Volunteers aid in Teppers building restoration

Published 12:00 am Tuesday, March 27, 2007

The Selma Times-Journal

Lee Farnsworth doesn’t mind getting her hands dirty.

The Colorado resident drove 27 hours to Selma this past weekend to volunteer in the renovation of the Teppers building downtown. Appropriately dressed in a white hard hat, a “Real Talk” T-shirt, shorts and sturdy black construction boots caked in dust, Farnsworth stood outside of the historic landmark, marveled by its architectural beauty.

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“It’s such a beautiful building,” said Farnsworth, a member of the Freedom Foundation, the Parker, Colo.,-based organization that purchased Teppers last year.

“I’m here to do whatever I can,” Farnsworth said. “I’m learning how to be a construction crew member … on the job training.”

Farnsworth is one of 17 Freedom Foundation members who are volunteering to restore Teppers. Freedom Foundation CEO and Executive Director Mark Duke made the decision to purchase the vacant building with plans to transform it into a community hub.

Once renovations are complete, the building will feature a coffee shop, deli and ice cream parlor, evidenced in a sign placed in the first floor window.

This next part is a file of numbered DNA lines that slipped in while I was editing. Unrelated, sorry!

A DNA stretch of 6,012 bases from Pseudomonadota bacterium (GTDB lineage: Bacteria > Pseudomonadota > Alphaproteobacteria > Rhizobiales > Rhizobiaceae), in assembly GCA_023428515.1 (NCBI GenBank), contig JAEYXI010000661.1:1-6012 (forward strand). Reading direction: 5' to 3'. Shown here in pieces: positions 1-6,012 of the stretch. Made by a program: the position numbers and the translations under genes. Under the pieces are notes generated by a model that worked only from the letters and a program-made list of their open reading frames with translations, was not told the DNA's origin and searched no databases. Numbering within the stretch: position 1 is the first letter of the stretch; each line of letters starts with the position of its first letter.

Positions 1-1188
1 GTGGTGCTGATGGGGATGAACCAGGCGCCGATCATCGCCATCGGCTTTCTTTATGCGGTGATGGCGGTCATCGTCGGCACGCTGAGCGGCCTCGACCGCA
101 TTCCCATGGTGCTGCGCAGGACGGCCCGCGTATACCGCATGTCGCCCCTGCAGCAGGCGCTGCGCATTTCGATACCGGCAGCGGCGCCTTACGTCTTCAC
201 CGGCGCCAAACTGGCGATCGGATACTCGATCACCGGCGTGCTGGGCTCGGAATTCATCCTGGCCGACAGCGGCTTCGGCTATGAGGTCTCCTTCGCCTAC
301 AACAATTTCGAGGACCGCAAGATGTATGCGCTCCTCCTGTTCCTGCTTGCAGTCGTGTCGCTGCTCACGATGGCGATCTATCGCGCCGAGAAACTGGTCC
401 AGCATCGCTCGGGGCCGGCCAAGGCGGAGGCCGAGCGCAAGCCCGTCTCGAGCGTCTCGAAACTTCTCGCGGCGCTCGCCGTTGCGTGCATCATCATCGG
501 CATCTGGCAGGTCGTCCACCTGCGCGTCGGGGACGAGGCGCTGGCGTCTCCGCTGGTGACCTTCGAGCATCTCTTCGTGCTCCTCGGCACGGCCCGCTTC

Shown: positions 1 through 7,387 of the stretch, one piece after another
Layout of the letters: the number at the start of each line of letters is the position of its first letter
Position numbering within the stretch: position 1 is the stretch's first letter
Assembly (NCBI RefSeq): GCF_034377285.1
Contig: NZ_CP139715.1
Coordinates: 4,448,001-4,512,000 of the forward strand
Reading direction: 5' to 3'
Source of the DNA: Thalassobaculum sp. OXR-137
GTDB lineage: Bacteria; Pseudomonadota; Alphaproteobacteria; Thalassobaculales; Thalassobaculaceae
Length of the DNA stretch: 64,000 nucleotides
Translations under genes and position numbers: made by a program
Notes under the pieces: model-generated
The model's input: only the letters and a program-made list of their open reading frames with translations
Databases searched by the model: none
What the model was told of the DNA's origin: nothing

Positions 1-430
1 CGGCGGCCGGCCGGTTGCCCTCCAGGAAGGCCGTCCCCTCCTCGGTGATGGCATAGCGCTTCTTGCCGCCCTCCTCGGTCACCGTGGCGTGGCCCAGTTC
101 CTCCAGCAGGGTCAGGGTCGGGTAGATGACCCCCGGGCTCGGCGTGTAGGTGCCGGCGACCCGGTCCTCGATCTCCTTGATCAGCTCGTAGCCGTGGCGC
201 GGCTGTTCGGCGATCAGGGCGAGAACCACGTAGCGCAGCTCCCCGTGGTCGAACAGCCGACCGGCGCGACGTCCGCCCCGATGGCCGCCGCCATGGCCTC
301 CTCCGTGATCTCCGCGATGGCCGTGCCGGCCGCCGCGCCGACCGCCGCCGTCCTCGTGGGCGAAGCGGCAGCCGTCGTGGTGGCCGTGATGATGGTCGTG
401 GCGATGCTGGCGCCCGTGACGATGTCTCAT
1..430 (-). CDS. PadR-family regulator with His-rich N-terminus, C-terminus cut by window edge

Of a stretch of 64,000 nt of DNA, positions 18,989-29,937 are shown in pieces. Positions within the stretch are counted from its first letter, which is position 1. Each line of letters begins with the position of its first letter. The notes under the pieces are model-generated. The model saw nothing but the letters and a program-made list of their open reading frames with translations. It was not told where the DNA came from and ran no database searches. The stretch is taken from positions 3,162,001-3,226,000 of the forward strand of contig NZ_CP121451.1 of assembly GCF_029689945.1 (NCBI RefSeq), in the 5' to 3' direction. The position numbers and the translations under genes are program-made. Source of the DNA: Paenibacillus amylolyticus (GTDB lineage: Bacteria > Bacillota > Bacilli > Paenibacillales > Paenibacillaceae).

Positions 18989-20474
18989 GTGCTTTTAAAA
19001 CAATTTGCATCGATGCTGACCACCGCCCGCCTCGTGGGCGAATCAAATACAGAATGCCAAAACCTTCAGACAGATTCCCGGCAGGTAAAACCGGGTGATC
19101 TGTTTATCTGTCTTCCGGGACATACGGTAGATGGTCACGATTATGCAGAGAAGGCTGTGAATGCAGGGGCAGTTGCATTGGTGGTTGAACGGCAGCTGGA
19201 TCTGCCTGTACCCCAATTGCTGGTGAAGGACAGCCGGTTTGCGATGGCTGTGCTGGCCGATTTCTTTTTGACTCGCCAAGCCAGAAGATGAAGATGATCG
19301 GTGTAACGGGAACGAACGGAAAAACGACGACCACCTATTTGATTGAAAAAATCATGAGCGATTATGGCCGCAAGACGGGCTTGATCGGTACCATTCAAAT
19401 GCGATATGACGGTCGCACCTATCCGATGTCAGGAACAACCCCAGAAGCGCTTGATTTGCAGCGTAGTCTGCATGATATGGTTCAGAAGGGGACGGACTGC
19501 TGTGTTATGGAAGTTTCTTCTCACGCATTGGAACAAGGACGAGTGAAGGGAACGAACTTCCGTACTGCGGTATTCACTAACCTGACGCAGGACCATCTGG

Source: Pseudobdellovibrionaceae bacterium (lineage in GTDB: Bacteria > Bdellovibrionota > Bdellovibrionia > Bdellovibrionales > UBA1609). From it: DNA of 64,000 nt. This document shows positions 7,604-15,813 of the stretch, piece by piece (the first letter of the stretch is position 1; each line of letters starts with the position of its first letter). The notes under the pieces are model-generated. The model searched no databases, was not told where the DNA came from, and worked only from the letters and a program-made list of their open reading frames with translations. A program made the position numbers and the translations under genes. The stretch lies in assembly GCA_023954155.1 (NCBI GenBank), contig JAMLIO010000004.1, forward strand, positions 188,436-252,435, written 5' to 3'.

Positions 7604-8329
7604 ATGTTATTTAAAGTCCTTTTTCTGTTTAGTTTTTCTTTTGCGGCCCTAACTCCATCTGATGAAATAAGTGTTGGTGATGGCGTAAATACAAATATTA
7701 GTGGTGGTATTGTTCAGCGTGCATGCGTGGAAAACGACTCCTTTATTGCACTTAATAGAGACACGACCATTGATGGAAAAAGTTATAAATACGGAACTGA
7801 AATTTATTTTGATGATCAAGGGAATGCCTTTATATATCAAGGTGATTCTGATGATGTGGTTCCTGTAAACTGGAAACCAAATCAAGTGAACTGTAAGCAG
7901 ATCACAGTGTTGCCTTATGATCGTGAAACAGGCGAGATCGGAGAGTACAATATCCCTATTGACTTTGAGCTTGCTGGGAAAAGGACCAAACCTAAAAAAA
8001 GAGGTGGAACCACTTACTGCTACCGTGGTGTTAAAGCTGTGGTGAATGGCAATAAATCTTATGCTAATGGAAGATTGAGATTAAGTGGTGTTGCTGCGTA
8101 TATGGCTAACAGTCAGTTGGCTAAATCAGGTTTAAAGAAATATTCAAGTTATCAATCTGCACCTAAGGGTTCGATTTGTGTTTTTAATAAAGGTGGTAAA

The building will also house classrooms, conference rooms and office space for civic organizations.

“We bought the building but it’s not ours,” said Freedom Foundation member Sean Black. “We’re going to give it back to the community.”

Last week, volunteers began removing Teppers’ signature green aluminum siding, revealing an attractive storefront. While Farnsworth spent most of Tuesday removing debris surrounding the building’s exterior, other volunteers began the task of pressure washing the structure and cleaning out the interior. Farnsworth said there are some interesting items within Teppers’ walls, which include old computers, an old printing press and a vintage foot x-ray machine. Black said the pressure washing will continue throughout this week.

Black said the Freedom Foundation has received feedback from residents in reference to the removal of the building’s windows.

“We’re getting a lot of complaints that we’re tearing the place up,” Black said, “but it’s for the people’s safety.” Black assures residents the windows will be restored.

Black said the Freedom Foundation views the renovation as a “town project” and encourages the community to get involved.

“We’ll take any volunteers that wanna come,” Black said. “We’ve got plenty of work to do.”

For those interested in volunteering, contact the Freedom Foundation at www.freedomfoundation.org.